BLUE: The amazing thing about Darcy is that she coaches five events, all of which are some of the most technical events in track and field, yet she is somehow able to keep everything in order. Everyone is working on something different for a respective event and Darcy remembers what each of us is working on and how to fix it. I think most people would be spread too thin and wouldn't be able to give every athlete the attention they need. But there always seems to be enough Darcy to go around. She is willing to sacrifice her time for her athletes, whether it’s for a problem on the track or something going on in our personal lives. Darcy has a real love for the sport and a love for all of us.
Another great thing about Darcy is how much she believes in all of her athletes. Sometimes she’ll give you a mark she thinks you can reach, and you’re like 'Yeah right, Darcy.’ Then the end of season roles around and Wala! If we didn't have a coach who believed in us so much, I don't think some of us would have reached the marks that we have.
Q: What would you say is your single greatest memory of your time at UCSD?
BLUE: There are way too many to choose from. I can definitely say that they all involve events with the team.
Q: What is the best part about being a mom?
BLUE: Oh gosh, there are so many things. It gives you this new purpose and motivation to work hard and be the best you can be. I think it might be one of the greatest privileges in life to be a mom. Everyone always tells you that you don't know how much you can really love someone until you have a baby, and it is definitely true.
So the best part...being in charge :) No, the best part is when she looks at me and smiles and, no matter what else I have going on in my life, I know I'm exactly where I need to be. That might sound cheesy, but there really is no better cure for stress or being tired than seeing that little smile.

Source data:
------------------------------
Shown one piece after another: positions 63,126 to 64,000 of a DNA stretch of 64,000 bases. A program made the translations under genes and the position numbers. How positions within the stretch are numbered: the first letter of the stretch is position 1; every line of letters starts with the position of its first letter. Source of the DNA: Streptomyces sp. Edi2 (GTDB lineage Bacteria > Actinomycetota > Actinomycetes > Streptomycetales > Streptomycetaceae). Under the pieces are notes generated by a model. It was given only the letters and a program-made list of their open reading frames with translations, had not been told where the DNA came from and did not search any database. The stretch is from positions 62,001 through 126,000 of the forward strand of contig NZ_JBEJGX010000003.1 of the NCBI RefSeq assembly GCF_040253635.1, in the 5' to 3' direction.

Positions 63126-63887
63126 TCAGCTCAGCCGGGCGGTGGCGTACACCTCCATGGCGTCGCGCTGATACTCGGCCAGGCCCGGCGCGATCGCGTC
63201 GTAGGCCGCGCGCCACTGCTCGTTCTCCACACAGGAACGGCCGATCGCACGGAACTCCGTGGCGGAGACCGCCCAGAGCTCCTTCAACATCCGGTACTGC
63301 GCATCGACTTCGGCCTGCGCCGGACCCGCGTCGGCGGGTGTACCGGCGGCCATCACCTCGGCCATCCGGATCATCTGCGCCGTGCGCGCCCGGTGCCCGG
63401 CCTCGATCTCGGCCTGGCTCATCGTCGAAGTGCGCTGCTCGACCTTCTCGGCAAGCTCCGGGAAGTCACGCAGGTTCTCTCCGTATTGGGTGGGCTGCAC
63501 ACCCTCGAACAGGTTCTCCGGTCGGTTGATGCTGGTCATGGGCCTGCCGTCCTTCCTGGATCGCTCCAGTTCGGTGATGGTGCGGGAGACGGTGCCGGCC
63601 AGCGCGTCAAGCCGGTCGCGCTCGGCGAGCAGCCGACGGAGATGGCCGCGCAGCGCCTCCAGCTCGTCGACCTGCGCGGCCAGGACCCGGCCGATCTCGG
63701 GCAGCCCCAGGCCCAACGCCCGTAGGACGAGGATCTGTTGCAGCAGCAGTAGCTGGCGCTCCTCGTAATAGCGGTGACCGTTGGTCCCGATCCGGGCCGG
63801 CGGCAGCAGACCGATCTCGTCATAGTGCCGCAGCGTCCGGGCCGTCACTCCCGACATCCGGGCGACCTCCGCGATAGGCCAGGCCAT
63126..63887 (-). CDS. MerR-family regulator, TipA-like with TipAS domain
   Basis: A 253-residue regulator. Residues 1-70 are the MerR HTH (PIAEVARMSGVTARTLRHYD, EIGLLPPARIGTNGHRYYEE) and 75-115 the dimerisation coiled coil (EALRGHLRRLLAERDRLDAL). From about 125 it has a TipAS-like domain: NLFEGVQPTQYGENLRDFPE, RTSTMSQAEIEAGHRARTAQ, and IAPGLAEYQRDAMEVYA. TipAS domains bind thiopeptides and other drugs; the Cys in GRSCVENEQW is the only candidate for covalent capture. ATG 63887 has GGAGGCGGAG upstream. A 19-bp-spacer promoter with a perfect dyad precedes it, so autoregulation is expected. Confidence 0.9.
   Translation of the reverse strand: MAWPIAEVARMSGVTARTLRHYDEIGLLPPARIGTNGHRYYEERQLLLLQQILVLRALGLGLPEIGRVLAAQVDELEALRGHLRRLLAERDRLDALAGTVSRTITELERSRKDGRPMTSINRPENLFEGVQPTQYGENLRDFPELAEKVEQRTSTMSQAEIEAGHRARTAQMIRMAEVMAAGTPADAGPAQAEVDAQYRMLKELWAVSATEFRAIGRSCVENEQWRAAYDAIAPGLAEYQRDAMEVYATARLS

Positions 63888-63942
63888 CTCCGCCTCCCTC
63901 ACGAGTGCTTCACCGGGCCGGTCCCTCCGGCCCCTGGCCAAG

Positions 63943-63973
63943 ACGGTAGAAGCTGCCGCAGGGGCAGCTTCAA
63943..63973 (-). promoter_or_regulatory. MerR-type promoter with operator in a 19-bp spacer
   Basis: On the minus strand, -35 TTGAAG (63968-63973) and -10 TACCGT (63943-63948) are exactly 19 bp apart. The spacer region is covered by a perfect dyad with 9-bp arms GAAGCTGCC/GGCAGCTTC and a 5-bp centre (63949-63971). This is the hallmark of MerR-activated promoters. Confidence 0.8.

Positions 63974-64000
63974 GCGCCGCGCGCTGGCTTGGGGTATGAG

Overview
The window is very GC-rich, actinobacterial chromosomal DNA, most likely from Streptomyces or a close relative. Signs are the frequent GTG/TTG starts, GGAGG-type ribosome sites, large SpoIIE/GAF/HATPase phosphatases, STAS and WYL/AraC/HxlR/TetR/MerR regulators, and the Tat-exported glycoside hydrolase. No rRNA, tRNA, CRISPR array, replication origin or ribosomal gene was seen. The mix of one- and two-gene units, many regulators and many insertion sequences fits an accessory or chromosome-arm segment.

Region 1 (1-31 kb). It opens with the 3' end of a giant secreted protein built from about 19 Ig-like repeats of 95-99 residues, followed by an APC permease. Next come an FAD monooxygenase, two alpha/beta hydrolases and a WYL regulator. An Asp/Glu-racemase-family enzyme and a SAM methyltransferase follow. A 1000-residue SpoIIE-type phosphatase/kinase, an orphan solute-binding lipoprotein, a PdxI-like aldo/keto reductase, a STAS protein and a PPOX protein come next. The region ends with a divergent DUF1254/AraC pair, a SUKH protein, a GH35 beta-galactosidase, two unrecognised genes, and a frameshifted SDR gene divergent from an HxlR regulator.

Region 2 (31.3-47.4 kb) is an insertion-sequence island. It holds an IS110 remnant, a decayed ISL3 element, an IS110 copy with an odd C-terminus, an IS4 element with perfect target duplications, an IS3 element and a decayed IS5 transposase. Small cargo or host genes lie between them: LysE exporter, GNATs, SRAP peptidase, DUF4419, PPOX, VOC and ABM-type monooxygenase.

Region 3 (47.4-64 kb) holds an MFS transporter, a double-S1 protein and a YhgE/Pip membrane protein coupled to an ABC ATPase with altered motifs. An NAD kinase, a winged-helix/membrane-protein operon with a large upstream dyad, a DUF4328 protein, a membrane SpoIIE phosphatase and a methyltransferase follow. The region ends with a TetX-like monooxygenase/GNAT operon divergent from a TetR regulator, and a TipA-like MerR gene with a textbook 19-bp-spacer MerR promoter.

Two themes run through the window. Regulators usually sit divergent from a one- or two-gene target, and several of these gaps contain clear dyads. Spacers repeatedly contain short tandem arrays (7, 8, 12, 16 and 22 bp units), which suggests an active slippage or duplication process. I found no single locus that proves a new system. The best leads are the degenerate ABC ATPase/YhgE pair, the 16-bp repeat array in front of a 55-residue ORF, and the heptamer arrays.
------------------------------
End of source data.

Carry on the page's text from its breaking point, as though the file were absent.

Q: You are a double major in Economics and Psychology at UCSD. Do you plan on pursuing a career in either field after graduation? What does your track and field future look like?
BLUE: After graduation I plan on getting my teaching credential and teaching at the elementary level. As for track, I think it is something I will somehow be involved in for the rest of my life, but after this year, I think my days of competition are over.
Q: You have to choose one meal for the rest of your life. What would it be?
BLUE: Chicken tortilla soup with Panera french bread. It’s not necessarily my favorite meal, but I don't think its something I could ever get tired of.
Q: If you could give one piece of advice to prospective UCSD athletes, what would it be?
BLUE: My advice would be to approach every practice and every competition as if it were your last. No matter how big the meet, leave everything you have out on the track. Anything can happen, and whether it ends up being your last race or not, you'll always finish satisfied and won't look back with 'If onlys.' Four years go by so quickly so take in every moment and take advantage of any opportunities that come your way!
Previous Q & A Articles
Ryan Andre (Men's Crewl) April 2, 2009
Josh Tanner (Baseball) March 24, 2009
Anju Shimura (Women's Swimming) March 7, 2009